Vice Squad
Wednesday, December 31, 2003
Pain Accentuation

The Drug Enforcement Agency knows better than medical boards and
individual physicians about how best to treat patients with chronic
pain. They are so certain of their superior knowledge that they are
happy to use our tax money to bring criminal cases against physicians
whose treatment of pain doesn't meet DEA standards.

No doubt there are some unscrupulous physicians who knowingly over-
prescribe narcotics. But remember, it was once legal in the US to
prescribe large amounts of narcotics to addicts, and is an accepted
medical procedure in other countries today. There are medical boards
that exist to control bad doctoring -- why is the DEA even necessary
for this purpose? The result is that few promising young physicians
will choose pain relief as a specialty and all of us will risk being under-
treated for pain.

Here's a Washington Post report (registration required) on the
DEA's activities; thanks to DRCNet for the pointer.

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More on Condoms and Harm Reduction

Yesterday Vice Squad mentioned some Somalis who were not
taking well to anti-AIDS harm reduction measures. Today's
Chicago Tribune has a story (registration required) about the
opposite approach being taken by the city government of Washington,
DC. The Bush administration, which emphasizes abstinence over harm
reduction, is not "actively opposing" the program. Here are three
paragraphs with some details:

"In an effort to curb the nation's highest incidence of AIDS, the D.C. Department of Health has begun installing free condom dispensers in bars... and in government buildings across the city. It's believed to be the first program of its kind in the nation.

'They're going to be as common as water fountains,' said Ivan Torres, interim director of the city government's HIV/AIDS Administration, when he introduced the program Dec. 1, World AIDS Day.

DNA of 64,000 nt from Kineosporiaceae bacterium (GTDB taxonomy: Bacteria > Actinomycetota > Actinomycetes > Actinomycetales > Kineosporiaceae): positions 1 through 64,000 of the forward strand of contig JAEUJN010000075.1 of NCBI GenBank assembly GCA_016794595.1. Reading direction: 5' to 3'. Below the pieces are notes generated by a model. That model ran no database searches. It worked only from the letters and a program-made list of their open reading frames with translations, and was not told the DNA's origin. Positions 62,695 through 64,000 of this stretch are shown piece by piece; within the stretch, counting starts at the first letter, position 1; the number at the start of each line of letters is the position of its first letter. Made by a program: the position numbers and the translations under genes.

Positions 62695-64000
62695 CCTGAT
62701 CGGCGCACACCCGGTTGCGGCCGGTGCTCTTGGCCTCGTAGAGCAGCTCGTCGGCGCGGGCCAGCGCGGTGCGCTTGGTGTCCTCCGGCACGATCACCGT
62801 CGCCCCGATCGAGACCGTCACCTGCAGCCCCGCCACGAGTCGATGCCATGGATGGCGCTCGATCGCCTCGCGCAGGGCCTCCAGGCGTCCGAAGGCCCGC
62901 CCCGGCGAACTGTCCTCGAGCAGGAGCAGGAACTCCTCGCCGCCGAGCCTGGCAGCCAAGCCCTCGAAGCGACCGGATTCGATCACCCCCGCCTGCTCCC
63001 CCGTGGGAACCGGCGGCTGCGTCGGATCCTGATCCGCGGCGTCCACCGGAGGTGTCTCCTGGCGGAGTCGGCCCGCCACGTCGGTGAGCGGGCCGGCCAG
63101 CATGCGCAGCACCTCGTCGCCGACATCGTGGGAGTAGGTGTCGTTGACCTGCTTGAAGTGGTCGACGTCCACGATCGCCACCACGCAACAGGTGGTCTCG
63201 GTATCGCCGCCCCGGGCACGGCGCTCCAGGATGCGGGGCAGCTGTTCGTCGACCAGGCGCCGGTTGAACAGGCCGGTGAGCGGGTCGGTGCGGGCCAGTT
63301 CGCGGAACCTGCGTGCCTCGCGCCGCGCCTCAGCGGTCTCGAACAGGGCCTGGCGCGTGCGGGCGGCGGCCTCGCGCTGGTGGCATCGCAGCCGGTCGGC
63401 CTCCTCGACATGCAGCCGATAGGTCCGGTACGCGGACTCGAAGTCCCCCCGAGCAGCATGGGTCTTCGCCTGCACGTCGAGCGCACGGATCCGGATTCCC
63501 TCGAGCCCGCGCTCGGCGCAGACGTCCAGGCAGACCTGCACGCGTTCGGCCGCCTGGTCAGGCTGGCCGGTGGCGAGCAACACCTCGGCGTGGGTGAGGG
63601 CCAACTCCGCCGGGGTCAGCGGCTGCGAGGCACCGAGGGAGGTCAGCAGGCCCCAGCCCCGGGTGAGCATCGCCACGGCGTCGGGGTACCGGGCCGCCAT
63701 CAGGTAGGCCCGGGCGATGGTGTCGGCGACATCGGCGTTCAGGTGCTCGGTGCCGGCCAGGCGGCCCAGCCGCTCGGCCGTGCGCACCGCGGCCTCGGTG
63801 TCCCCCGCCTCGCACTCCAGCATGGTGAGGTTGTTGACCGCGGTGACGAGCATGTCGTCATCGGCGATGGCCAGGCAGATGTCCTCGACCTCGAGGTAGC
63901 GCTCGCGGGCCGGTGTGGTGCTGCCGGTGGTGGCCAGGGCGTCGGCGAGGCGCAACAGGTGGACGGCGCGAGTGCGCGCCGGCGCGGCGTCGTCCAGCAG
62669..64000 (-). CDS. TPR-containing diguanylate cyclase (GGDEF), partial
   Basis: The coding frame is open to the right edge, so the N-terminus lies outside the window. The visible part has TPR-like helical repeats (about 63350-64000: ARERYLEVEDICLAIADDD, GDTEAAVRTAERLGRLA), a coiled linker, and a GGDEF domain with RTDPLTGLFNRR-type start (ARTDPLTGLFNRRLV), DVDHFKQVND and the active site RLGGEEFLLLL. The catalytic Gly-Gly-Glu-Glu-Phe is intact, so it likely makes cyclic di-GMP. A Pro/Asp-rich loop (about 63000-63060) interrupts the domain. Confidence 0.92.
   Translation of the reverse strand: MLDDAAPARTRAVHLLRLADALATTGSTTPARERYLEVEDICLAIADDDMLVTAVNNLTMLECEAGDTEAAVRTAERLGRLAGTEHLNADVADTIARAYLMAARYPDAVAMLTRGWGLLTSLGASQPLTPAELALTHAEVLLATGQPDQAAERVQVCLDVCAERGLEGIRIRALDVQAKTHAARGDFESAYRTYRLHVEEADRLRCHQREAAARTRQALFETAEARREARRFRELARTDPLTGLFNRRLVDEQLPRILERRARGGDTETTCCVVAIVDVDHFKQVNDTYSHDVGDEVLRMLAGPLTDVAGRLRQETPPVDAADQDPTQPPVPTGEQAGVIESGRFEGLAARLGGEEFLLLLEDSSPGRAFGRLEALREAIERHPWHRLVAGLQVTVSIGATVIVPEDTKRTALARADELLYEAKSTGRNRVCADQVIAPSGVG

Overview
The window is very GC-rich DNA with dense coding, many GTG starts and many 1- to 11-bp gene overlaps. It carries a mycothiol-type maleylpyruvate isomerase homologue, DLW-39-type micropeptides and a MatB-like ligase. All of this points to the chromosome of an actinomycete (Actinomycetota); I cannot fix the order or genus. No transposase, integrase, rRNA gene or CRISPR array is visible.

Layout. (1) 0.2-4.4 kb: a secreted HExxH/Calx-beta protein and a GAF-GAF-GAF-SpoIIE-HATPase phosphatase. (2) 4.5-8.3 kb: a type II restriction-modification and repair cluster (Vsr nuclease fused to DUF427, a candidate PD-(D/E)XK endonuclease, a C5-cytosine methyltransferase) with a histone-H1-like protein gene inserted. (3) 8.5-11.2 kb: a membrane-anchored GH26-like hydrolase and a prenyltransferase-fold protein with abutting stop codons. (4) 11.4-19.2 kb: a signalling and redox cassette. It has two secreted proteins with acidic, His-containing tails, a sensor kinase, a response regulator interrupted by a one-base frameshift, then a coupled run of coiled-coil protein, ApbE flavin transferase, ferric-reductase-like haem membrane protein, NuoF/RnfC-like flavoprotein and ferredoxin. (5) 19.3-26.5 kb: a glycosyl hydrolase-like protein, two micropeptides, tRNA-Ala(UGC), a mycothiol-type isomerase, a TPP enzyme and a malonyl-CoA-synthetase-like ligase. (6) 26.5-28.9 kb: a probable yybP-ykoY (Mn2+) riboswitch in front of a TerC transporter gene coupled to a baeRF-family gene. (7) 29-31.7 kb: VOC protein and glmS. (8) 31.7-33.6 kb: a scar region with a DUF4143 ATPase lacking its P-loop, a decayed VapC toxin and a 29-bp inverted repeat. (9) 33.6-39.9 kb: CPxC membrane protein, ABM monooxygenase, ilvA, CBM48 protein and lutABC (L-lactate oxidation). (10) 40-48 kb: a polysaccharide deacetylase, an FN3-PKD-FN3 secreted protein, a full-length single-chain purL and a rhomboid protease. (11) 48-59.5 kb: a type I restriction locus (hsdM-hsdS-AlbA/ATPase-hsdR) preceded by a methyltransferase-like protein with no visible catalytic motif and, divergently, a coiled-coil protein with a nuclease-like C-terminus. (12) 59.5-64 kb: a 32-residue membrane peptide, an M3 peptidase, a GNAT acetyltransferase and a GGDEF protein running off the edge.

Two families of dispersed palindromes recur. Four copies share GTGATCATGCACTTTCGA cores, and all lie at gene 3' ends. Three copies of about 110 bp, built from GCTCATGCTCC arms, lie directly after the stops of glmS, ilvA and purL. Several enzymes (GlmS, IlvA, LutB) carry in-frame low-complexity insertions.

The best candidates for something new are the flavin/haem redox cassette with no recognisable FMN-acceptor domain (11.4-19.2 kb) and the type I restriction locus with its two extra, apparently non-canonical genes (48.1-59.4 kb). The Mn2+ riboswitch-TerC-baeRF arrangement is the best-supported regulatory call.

In 2004, city officials hope to hand out about 550,000 male condoms, 30,000 female condoms and 45,000 dental dams (used during oral sex) to places such as the D.C. Housing Authority and the Department of Motor Vehicles, as well as to beauty salons, bars and barber shops."

This earlier Vice Squad post discussed harm reduction around teen
drug use.

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Tuesday, December 30, 2003
Maximizing Financial Returns to Exotic Dancers

Vice Squad has returned to Chicago, heartened to find e-mail pointing
to the story in the previous post as well as a link sent in by friend of
Vice Squad Dima Masterov. The story concerns a company, Naked
Assets, Inc., that advises strippers
on how to earn more money,
and on how to manage their returns:

"'Dancing is the single least important part of exotic dancing,' says
[company partner Adam] Sternberg. 'It's no different than any other sales
industry. It's all about the right communication.'" The other company
partner is a former exotic dancer.

According to the linked article, Sternberg advises his clients "to plan their
savings and investments to support a career change or retirement by
age 28." Retire at 28? That's a lot of years of bridge or Bingo...


Taking Opposition to Harm Reduction to an Extreme

Harm reduction policies look to minimize the cost of vicious behavior, as
opposed to limiting the amount of vice itself. (The goals are frequently
incompatible, in that efforts to reduce the incidence of vice often result
in more harm per incident.) Prototypical harm reduction policies aimed
at heroin addicts are methadone maintenance and free needle
exchange. In some sense, these policies "subsidize" heroin addiction,
while attempting to ameliorate harms. The onset of the AIDS pandemic
greatly strengthened the case for needle exchange, as AIDS represented
a huge new harm that could be substantially reduced through such

AIDS also greatly strengthened the case for some forms of harm
reduction with respect to sexual "vices." In particular, increasing the
availability of condoms and information about their use became more
attractive policies when AIDS raised the stakes for unprotected sex.

Friend of Vice Squad Beth Plocharczyk sends along this report that a
UN-sponsored AIDS awareness campaign
(that includes information
on condoms, apparently) in Somalia is meeting with some resistance
from Islamic leaders: "The umbrella Somali Ulema Council has said it
will use Sharia (Islamic) Law, including flogging, to punish those selling
or using condoms." This Council is asking those who don't share or heed
its views about sexual relations to pay a high price -- not just the
potential flogging, but the death sentence meted out to those who do
not use a condom and subsequently contract AIDS. This would be bad
enough if they actually understood the risks, but it is even worse given
the actual state of knowledge about AIDS in Somalia: "Due to the